California State Senator Holly Mitchell, who fights for children, focuses on the little details. When working with colleagues and young women, she brings her years of policy-making experience to the table. She teaches young women who want to get involved in the political sphere to identify the specific, deeper meaning to why they want to get involved and run for office. It’s one thing to say that you want to run for office, but for Holly Mitchell, it’s most important to know how and why you want a spot at the political table.
Sometimes it’s about the journey. Even though Christina Hartman’s Congressional run in 2016 was unsuccessful, her experience running in a largely red district speaks toward the hope we should be feeling in the democratic political sphere right now. Though things seem to be broken beyond repair, we have a group of women like Hartman leading the charge towards something better, who aren’t afraid to say that it is harder for women, there is a double standard, but that we can stand against that because we can do the work.
In 2016 Sarah McBride became the first transgender person to speak at a major party political convention. However, her time on stage at the DNC was not her first time in the public eye. McBride learned the ins and outs of local campaigns as a teenager in Delaware and was inspired to run for student body president at American University. After coming out as transgender at the end of her term she became more involved in advocacy and activism for transgender and LGBT rights. Today she is the National Press Secretary for the Human Rights Campaign . As an activist who leads her campus government, she understands the power that college students have when it comes to igniting change in our society.
Senator Toni Atkins of California started out behind the scenes. Back when she was in college, she hadn’t intended to get into politics. Instead, Atkins focused on healthcare and running a women’s clinic after graduation. But after supporting another woman candidate, she learned the ropes of leading a community. Ultimately, she decided to run for office at the suggestion of her mentor, Chris Kehoe. Sometimes it just takes that nudge. Someone just tells you, “You should run.” And Atkins did. Her journey from Director of Services at Womancare Health Center to state senator of California centered her focus on issues like women’s reproductive rights and transgender rights. Today she has passed legislation to advance both.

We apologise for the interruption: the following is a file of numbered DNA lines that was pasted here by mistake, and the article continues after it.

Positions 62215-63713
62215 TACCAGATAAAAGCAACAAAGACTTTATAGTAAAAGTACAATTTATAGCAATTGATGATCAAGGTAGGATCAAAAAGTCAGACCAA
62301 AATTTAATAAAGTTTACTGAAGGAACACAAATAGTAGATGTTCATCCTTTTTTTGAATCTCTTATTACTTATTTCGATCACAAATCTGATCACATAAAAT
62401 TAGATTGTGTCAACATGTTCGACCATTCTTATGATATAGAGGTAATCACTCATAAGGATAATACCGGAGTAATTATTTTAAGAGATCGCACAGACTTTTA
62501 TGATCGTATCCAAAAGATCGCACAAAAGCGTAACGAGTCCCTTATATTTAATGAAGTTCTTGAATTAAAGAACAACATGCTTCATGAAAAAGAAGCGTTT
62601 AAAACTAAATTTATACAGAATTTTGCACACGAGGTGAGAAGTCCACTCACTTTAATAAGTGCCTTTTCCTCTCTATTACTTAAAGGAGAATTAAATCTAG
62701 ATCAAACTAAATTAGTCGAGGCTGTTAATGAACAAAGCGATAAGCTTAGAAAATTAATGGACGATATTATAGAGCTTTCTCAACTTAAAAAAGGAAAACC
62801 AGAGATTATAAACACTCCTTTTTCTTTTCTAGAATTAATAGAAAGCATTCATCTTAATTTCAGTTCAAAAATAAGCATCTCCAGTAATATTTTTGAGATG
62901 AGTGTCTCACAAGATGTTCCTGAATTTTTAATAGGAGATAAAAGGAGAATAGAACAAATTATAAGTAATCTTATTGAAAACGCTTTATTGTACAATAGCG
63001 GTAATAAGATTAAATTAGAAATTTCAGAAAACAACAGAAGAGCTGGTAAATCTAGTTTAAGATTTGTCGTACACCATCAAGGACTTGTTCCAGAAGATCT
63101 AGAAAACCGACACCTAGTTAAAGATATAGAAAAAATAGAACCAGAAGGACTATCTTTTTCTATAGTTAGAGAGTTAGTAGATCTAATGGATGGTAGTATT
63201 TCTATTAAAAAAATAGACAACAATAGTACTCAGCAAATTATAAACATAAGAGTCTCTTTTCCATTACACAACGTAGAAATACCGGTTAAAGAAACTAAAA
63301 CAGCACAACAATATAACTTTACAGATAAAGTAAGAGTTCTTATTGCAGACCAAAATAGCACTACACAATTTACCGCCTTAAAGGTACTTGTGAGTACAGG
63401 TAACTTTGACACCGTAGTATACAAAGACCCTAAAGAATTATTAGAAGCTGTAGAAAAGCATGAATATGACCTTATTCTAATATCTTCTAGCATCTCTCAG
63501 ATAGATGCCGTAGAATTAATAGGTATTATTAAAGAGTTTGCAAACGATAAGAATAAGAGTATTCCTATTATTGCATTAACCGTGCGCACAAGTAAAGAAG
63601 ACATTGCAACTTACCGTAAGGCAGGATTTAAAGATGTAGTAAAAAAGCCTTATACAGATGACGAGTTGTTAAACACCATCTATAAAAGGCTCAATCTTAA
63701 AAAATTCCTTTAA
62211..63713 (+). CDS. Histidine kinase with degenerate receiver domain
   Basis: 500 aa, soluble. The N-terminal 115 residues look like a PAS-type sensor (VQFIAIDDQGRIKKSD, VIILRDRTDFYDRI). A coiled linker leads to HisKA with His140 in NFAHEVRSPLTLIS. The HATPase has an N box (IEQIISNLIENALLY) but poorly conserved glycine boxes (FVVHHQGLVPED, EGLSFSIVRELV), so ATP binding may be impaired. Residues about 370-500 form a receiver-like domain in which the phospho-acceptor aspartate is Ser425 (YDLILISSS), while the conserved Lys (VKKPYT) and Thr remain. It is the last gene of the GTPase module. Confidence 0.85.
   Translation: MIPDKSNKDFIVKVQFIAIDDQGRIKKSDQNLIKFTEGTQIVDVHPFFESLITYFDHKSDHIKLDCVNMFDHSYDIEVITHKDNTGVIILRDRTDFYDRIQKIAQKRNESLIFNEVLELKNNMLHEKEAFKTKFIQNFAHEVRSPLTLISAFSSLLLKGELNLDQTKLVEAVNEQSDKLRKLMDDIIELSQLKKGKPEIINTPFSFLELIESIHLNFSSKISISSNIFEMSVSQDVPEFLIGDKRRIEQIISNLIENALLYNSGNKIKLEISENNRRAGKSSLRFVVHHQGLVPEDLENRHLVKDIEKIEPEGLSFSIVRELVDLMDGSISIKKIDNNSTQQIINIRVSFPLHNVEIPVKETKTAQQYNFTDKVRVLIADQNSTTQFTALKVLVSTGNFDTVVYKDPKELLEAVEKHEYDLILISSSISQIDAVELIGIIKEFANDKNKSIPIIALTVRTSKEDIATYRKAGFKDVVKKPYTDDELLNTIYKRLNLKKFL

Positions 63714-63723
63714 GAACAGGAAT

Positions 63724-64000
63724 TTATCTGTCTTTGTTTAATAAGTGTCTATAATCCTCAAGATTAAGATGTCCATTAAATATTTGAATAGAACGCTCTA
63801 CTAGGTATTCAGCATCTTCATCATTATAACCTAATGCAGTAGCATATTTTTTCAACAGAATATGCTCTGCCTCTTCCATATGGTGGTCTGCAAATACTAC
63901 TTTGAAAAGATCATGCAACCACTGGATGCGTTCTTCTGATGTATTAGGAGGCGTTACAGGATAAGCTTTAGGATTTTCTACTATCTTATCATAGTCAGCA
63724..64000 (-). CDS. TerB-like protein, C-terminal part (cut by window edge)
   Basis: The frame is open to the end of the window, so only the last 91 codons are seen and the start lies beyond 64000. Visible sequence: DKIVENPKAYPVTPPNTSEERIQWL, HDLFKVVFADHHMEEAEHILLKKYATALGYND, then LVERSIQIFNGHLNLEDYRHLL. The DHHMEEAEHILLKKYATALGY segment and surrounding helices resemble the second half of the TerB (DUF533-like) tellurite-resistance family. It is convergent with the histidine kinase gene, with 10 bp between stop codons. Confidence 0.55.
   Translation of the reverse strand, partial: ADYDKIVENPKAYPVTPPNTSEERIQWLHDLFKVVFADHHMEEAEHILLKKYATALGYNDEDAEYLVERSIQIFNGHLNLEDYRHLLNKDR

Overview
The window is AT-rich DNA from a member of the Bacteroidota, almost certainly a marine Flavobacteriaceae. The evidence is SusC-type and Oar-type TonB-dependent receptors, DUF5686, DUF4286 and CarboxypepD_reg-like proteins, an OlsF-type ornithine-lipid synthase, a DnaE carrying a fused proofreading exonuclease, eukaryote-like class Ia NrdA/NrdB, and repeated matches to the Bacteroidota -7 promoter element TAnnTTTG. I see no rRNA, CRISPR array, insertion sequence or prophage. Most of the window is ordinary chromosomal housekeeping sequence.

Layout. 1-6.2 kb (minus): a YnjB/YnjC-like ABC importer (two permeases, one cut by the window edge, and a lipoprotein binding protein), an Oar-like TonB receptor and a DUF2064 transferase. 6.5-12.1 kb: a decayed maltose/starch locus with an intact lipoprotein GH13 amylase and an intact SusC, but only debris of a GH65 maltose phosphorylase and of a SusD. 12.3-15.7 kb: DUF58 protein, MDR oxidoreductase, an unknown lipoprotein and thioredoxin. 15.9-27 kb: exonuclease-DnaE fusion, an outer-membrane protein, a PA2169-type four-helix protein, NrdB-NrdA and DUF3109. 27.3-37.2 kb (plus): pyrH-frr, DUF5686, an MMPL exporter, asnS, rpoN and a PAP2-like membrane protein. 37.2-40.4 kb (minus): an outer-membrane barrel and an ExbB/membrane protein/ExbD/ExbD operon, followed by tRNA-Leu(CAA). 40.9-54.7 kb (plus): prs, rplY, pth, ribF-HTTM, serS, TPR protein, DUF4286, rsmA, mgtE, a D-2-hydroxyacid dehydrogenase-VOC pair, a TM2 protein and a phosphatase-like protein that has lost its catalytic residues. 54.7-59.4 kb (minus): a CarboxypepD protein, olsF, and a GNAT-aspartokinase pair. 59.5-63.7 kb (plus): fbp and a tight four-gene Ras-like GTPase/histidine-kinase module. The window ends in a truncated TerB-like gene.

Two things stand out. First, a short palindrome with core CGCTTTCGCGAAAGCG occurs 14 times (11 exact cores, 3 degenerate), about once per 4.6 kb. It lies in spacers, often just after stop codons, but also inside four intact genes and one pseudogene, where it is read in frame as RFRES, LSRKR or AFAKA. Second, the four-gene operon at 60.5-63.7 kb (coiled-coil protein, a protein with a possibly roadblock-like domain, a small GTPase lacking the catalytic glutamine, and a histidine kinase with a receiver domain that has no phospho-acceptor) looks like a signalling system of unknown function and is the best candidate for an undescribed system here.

Kara Eastman began her congressional campaign only nine months after her mother passed away, unable to pay the increased balance of her prescription drug. Eastman ran with the “Medicare for All” progressive platform in the traditionally Republican Nebraska and came within 1.9 percent of unseating incumbent Republican Don Bacon. Instead of feeling defeated, she let that fool her fire. Eastman won the 2020 Democratic Primary and is gearing up to face Bacon once more in November. Eastman’s background in social work, her drive and her ability to connect with the community has shaped her into a force to be reckoned with.
What began as a job as a local sports and political reporter turned into a run for local office. Danica Roem started as a journalist writing about local issues in her hometown of Manassas, Virginia. Endorsed by both the Victory Fund and EMILY’s List, Roem ran for the 13th District of Virginia’s House of Delegates in 2017 and won. Passionate for her community, Roem’s platform focused on transportation, education and economic development. She uses her 10 years of experience as a local journalist to create a better, inclusive community for all Virginia residents, no matter their gender identity, race or who they love and worship.
Sara Hernandez fights for the underdog. During her undergraduate years at Duke University, where she studied public policy, her research focused on income inequality in education. She’s been a middle school teacher in L.A., the founder of an education non-profit and a civic employee. In 2017, she ran for California’s 34th District seat in the U.S. House of Representatives.